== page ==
5. Agree on suitable consequences for bad behaviour. If children have a clear idea of what’s expected of them and what will happen if they break the boundaries, they’ll be better behaved – and feel a lot more secure.
  6. Be flexible. If you have more than one child, their individual needs and personalities may require different approaches. Children’s needs and responses to different parenting styles may also change as they grow older. Agree with your spouse on how you’ll modify expectations for each of them.

What about stepparenting?

Raising kids becomes even trickier if they aren’t your own. ‘The early stages of blending two different families can be particularly challenging. It takes about two years for children to settle into blended family life. Not only are new couples getting to know each other and developing their own relationship, but there are relationships with biological kids and stepchildren to nurture too,’ says Christine. Here are guidelines for easing the transition:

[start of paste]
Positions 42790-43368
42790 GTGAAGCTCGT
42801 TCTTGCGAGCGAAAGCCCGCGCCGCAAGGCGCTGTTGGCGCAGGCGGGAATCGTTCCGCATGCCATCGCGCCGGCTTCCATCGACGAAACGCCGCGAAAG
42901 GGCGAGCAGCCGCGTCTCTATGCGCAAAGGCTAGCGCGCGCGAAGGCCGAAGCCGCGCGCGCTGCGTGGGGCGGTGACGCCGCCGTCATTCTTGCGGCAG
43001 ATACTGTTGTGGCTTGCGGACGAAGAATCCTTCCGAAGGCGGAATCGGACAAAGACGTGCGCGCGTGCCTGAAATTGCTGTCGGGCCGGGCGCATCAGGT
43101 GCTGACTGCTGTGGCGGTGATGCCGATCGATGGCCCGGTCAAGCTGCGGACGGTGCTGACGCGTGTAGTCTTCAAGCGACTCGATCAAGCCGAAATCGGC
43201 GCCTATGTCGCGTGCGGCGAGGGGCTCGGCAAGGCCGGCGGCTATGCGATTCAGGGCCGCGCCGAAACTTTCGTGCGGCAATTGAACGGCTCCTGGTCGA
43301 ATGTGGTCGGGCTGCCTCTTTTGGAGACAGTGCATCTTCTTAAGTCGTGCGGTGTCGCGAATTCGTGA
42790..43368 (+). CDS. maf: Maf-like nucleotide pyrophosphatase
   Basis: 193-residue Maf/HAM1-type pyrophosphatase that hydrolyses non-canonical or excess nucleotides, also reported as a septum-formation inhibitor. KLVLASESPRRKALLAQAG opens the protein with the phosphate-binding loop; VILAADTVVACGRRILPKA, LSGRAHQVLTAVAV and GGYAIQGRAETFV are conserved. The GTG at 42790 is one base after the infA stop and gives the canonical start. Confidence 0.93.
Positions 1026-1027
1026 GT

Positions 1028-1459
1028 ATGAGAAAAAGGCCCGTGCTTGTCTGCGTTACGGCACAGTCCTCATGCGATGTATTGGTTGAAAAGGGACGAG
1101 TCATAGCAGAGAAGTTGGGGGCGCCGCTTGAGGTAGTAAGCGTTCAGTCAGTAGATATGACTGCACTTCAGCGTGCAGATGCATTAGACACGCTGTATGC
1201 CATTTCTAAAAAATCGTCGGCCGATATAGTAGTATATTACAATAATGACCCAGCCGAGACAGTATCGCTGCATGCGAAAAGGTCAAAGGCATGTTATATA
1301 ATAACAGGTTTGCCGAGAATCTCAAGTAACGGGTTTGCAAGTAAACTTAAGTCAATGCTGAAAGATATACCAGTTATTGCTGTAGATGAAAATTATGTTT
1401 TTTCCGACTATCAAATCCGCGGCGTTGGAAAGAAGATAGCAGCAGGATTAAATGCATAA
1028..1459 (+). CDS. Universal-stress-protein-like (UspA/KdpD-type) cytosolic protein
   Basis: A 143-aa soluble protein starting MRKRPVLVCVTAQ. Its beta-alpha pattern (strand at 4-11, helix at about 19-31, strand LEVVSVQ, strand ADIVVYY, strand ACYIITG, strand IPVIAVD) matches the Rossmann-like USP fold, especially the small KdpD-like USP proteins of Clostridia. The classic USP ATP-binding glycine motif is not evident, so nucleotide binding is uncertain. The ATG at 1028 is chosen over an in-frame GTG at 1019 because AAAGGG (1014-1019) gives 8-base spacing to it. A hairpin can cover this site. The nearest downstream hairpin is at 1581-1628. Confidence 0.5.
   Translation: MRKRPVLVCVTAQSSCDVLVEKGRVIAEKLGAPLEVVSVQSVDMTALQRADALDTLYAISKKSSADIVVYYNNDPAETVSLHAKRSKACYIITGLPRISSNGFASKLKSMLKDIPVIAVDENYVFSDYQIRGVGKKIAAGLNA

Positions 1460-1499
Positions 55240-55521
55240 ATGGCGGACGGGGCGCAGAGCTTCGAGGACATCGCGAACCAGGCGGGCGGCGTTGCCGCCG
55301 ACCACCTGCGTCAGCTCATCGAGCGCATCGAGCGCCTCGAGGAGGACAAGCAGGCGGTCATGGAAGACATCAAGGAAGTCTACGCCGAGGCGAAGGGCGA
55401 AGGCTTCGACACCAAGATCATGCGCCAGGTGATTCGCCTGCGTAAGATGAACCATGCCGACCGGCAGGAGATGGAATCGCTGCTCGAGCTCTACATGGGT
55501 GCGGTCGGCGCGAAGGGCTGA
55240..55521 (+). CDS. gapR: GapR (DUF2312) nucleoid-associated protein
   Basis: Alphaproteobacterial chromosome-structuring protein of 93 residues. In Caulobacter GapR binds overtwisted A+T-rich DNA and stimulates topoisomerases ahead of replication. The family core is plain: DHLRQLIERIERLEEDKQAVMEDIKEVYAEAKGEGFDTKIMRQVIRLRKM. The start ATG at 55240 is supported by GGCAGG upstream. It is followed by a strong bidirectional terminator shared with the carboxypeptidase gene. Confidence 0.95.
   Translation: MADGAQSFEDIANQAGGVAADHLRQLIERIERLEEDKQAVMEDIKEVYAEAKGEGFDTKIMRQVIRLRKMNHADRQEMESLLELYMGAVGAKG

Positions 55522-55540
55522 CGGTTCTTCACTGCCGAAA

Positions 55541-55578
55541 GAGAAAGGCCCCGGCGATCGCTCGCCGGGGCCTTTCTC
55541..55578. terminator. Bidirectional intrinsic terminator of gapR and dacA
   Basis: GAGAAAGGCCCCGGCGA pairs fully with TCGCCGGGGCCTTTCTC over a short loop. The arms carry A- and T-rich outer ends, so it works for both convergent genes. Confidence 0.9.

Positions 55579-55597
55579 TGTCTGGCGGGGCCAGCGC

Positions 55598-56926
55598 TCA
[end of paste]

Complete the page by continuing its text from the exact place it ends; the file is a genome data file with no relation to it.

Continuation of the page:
• Focus on developing individual relationships first. Take things slowly and get to know your stepchildren as individuals before trying to create ‘one big, happy family’.
  • Have similar rules for all the children in your household and don’t change any existing ones.
  • Make changes gradually and try to involve the children in the creation of new family rules.
  • Support children and allow space for difficult emotions while they’re transitioning from one home to another.
  • Find activities that unite, rather than alienate stepparents and stepchildren.
  • Always speak of the children’s other parents with respect. Keep negative comments and tension away from them.
  • Have positive rules: for example, greeting each other civilly every morning. Praise and reward these behaviours.




Nolwazi Dhlamini

About Nolwazi Dhlamini

Features Writer for Your Family magazine. She’s worked in print and digital media, and finds thrill in understanding human behaviour. Nolwazi believes everyone has a fascinating story to tell, and it just takes the right person, asking the right questions, to find it.